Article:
Posted in HIV skepticism, Legal aspects, prejudice | Tagged: , , , , , , , , | 16 Comments »

How not to create a persona: Kalichman’s Komical Kaper #4

Posted by Henry Bauer on 2009/03/29

The publication of my HIV/AIDS book brought e-mails, phone calls, and even old-fashioned letters from a variety of individuals. A few of them smelled somehow wrong, for example, on 10th August 2007:

“FROM: “Joseph Newton” <>
I have been reading about AIDS online and your name keeps coming up. You seem to have views on alernative theories of AIDS. I am wondering if you could point me to some of your writings on AIDS. I am eager to learn more.
Thank you for your time.

If this guy has been reading about AIDS online, and my name kept popping up there, why didn’t he just go to the links to my writings? If where he saw my name didn’t have links, anyone going on-line for information would nowadays immediately Google and find those links; on-line searching would be easy, and much quicker than e-mailing a stranger whose receptivity is not known.
Funny coincidence, too, that he should have the family name of one of the world’s most famous scientists.
And I don’t like the carelessness, leaving that  typo, “alternative”. Maybe I’m just old-fashioned, but when I first approach someone from whom I’m asking a favor, I try to put my best foot forward and make an impression of being careful as well as literate.

But I gave “JCN” the benefit of doubt and responded substantively — with items that he would have known about if he really had seen my name popping up:

“The main thing I contribute that is new is an analysis of just about all the published HIV-test results for the USA. It shows that HIV is not a spreading infection and isn’t correlated with AIDS incidence. Therefore what HIV tests detect cannot be the cause of AIDS.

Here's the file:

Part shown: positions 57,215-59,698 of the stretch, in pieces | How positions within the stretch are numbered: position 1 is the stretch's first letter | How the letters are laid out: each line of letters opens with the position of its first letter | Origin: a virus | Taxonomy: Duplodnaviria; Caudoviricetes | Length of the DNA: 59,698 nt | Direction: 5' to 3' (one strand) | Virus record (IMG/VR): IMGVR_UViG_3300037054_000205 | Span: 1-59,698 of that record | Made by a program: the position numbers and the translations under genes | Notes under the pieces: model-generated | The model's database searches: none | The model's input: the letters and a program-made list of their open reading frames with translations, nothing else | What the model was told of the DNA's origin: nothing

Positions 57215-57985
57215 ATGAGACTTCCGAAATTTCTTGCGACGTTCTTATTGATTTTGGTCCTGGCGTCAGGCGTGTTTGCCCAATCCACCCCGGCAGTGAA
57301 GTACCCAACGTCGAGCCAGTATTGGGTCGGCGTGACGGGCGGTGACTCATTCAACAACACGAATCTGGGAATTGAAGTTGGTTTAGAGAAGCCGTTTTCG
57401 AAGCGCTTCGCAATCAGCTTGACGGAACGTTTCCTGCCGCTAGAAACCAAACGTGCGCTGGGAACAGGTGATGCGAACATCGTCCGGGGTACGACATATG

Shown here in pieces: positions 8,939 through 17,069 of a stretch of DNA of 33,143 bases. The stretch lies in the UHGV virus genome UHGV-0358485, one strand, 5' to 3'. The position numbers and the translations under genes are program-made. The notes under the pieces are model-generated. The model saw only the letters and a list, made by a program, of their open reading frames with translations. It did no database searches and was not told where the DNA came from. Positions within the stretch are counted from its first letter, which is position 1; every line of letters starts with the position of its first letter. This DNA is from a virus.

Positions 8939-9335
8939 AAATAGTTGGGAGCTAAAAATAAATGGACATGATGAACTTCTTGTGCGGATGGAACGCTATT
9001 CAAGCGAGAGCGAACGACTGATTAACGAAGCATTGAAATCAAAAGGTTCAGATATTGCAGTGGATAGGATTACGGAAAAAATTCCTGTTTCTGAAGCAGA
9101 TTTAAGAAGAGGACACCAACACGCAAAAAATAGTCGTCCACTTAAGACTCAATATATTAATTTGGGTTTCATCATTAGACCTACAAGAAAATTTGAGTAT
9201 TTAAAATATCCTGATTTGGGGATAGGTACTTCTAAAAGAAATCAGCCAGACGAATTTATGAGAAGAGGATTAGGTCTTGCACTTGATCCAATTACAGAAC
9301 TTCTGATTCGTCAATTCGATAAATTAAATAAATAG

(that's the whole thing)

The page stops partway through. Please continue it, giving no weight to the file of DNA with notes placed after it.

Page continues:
The most comprehensive discussion is in my book ‘The Origins, Persistence and Failings of HIV/AIDS Theory’ (McFarland 2007), more info at
The book also discusses how it is possible for medical science to go so wrong, and how it went wrong in this instance
I published the analysis of HIV-test data earlier in 3 articles, and abstracts and pdf’s of those are at
I appreciate your interest and welcome comments on what I’ve written.
Best wishes”

The response was immediate:

“Thank you
This is all very helpful.
I have ordered your book.
I appreciate your being open to my asking more questions as I try to understand this all. I am an advanced graduate student in public health interested in the whole AIDS issue.

What’s going on here?
“an advanced graduate student”?!?
Who ever described himself like that?
The graduate students I’ve known identify themselves as master’s students or as doctoral students. What on earth is an “advanced” graduate student?!
And that makes the earlier typo even more surprising, because one of the few things for which I’ve envied modern-day students is their typing facility. Then too, “try to understand this all” doesn’t seem like an English-speaking individual.